Friday, August 4, 2017

Bulwer-Lytton Awards: Crime/Detective Category

I love the Bulwer-Lytton Awards. They're always such fun, especially for readers. Following: The Winner and Runners-up in the Crime/Detective Category.

Conceived to honor the memory of Victorian novelist Edward George Earl Bulwer-Lytton and to encourage unpublished authors who do not have the time to actually write entire books, the contest challenges entrants to compose bad opening sentences to imaginary novels. Bulwer was selected as patron of the competition because he opened his novel "Paul Clifford" (1830) with the immortal words, "It was a dark and stormy night." Lytton’s sentence actually parodied the line and went on to make a real sentence of it, but he did originate the line "The pen is mightier than the sword," and the expression "the great unwashed." His best known work, one on the book shelves of many of our great-grandparents, is The Last Days of Pompeii (1834), an historical novel that has been adapted for film multiple times.

"It was a dark and stormy night; the rain fell in torrents--except at occasional intervals, when it was checked by a violent gust of wind which swept up the streets (for it is in London that our scene lies), rattling along the housetops, and fiercely agitating the scanty flame of the lamps that struggled against the darkness."
 --Edward George Bulwer-Lytton, Paul Clifford (1830)

2017 Winner, Crime/Detective
  • Detective Sam Steel stood at the crime scene staring puzzled at the chalk outline of Ms. Mulgrave's body which was really just a stick figure with a dress, curly hair, boobs, and a smiley face because the police chalk guy had the day off.  Doug Self, Brunswick, Maine
Dishonorable Mentions, Crime/Detective:

  • She walked into my office and brayed, “I want you to put a tail on my husband.” — Steve Lynch, Tuscon, Arizona
  • The warehouse was completely empty except for the mutilated corpse wearing a tuxedo covered with bloodstains, and a Mortimer Snerd dummy lying nearby on the floor, and Detective McIntosh knew Snerd wouldn’t talk. — Doug Purdy, Roseville, California
  • “Not cucumber sandwiches again,” Earl “The Embezzler” DeWitt’s thoughts turned dark as he trudged through the chow line at Hummingbird State Correctional Institute, lamenting his culinary fate for the thousandth time and dreaming of the greasy sloppy joe he might be enjoying instead, if he’d only committed a manly felony, like murder, and ended up at Riker’s instead of this ersatz country club for white-collar wimps. — Maureen Donohue, Paso Robles, California
  • The church was deathly quiet: suddenly a shot rang out, a woman screamed, and somewhere in the back, a baby cried because that baby hadn't been taken to the nursery, even though the sign on the door clearly states that babies should be taken to the nursery.— Mark Schweizer, Tryon, North Carolina
  • As hard-boiled detective Max Baxter ate his soft-boiled egg, he thought about the gorgeous dame he'd found last night lying in a pool of her own blood—it being inconvenient to lie in a pool of someone else's blood—and wondered how she liked her eggs.— Pam Tallman, Huntington Beach, California
  • Detective Robertson knew he had Joyce Winters dead to rights for the murder—at the crime scene he had found Winters’ fingerprints, shell casings matching the gun registered to her, and, most damning of all, a Starbucks cup with the name “Josie” scrawled on it.— Doug Purdy, Roseville, California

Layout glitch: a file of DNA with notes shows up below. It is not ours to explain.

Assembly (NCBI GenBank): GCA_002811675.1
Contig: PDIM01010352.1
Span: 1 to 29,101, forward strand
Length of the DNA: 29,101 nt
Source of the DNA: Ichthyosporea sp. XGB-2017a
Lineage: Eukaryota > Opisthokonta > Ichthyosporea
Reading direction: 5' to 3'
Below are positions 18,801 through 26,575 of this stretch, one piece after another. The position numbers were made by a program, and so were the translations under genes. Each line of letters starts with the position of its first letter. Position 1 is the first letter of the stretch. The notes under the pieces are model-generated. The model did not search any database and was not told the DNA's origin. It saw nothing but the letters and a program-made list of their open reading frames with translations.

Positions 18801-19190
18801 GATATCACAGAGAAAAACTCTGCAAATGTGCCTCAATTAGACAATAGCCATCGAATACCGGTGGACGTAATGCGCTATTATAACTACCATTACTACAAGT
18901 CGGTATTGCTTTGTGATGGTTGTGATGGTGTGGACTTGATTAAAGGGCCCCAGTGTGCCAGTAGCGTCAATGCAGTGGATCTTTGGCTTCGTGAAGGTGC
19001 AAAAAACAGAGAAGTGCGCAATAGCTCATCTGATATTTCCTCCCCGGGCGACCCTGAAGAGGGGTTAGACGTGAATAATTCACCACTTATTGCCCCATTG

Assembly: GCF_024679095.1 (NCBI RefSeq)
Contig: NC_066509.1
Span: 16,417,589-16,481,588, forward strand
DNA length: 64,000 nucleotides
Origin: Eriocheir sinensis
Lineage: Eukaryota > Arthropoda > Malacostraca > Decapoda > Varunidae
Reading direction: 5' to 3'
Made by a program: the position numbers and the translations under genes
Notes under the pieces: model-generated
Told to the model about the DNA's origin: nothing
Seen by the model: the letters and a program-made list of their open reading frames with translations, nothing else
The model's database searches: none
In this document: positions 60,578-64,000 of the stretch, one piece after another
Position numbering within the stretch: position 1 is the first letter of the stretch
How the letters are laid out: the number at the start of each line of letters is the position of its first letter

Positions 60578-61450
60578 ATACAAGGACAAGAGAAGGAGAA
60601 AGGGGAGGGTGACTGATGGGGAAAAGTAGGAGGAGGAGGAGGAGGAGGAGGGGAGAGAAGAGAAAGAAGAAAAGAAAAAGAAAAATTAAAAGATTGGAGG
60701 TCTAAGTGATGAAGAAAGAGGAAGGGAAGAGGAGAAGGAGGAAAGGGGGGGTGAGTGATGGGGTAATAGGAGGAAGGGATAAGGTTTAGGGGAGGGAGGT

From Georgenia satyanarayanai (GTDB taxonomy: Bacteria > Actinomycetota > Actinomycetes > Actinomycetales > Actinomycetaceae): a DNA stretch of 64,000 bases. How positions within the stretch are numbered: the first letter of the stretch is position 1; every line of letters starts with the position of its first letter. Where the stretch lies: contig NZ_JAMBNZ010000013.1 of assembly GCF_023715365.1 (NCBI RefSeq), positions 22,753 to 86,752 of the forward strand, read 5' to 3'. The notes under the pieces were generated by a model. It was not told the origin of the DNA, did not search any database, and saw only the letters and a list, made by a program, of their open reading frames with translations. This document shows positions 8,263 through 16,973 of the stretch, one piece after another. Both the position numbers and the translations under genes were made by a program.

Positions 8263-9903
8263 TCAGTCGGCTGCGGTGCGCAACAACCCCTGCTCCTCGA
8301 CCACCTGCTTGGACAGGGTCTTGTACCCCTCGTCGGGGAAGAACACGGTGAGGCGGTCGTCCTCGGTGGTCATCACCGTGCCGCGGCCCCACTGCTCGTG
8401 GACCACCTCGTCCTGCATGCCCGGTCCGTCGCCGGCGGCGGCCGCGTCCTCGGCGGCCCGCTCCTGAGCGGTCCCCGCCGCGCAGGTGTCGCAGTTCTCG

• Nobody messed with Rocky “The Anvil' Roselli, the toughest, badass mob enforcer that ever walked the mean streets of downtown LA, but for some time now he had been considering an alternative career in interior design, a secret kept well hidden from his felonious contemporaries; like a strawberry jam sandwich lying buried at the bottom of a sack of brussels sprouts.— Ted Downes, Cardiff, Wales
  • “It’s a classic,” she muttered, as she flicked the hair from the old fur coat purchased from eBay for sixty-eight dollars plus overnight shipping for the purpose of this very moment when she stuck out her hip, pulled the trigger, and shot him in that stupid face of his.— Beth Armogida, Sierra Madre, California
  • So many questions raced through the heiress's mind: Who had killed the maid and which guests were lying to her and who the hell was going to clean up all this goddamned blood because it sure as hell wasn't going to be her, she could tell you that much.— Samantha Bates, Columbia, Tennessee
  • The horizontal array of rectangular golden sunshafts that filtered through my shutters was interrupted by a statuesque silhouette appearing at my office door, her widow’s pillbox with netted veil only slightly obscuring her opalescent eyes, her alabaster d├ęcolletage accented by a sizeable amethyst pendant, and a silky floor-length ebony gown that revealed a muffin-top that clearly lacked of any kind of abdominal exercise regimen. — Peter S. Bjorkman, Rocklin, California
  • Captain Duke Ellsworth of the Poughkeepsie Police Department wondered, as he stood in the brightly lit room and stared at the gun lying on the floor, if its barrel were still warm, and what his wife was making for dinner that evening, which he would no doubt have to eat cold when he finally finished up here, especially if he paid his mistress in Fishkill a visit on the way home. — Rich Zaleski, Stevenson, Connecticut


Mary said...

All hilarious! My favorite:"Not cucumber sandwiches again,"....

Mike Gora said...

Are there similar prizes for, or at least compilations of, best real opening sentences? My favorite is still "Sixty seconds before the baby shot its father, leaves fell lazily in Central Park", from Samuel Fuller's "Brainquake".